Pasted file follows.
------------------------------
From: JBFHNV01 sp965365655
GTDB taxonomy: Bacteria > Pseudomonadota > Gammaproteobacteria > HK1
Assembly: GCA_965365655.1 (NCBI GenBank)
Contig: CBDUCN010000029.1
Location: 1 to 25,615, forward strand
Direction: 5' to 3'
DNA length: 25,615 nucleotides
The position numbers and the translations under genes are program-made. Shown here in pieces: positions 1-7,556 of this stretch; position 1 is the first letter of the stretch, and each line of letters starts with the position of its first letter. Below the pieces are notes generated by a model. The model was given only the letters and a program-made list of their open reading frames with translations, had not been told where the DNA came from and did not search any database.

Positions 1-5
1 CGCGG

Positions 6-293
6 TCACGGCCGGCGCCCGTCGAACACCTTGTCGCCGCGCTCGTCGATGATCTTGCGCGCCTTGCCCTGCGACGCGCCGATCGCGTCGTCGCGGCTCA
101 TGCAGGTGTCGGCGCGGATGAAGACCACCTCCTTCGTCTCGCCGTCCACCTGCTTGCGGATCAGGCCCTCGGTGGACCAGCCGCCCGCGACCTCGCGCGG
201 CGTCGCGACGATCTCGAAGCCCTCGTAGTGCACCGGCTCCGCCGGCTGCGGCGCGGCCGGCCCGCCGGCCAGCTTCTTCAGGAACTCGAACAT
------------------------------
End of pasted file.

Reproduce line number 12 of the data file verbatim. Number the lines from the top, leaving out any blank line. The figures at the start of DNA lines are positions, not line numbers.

6 TCACGGCCGGCGCCCGTCGAACACCTTGTCGCCGCGCTCGTCGATGATCTTGCGCGCCTTGCCCTGCGACGCGCCGATCGCGTCGTCGCGGCTCA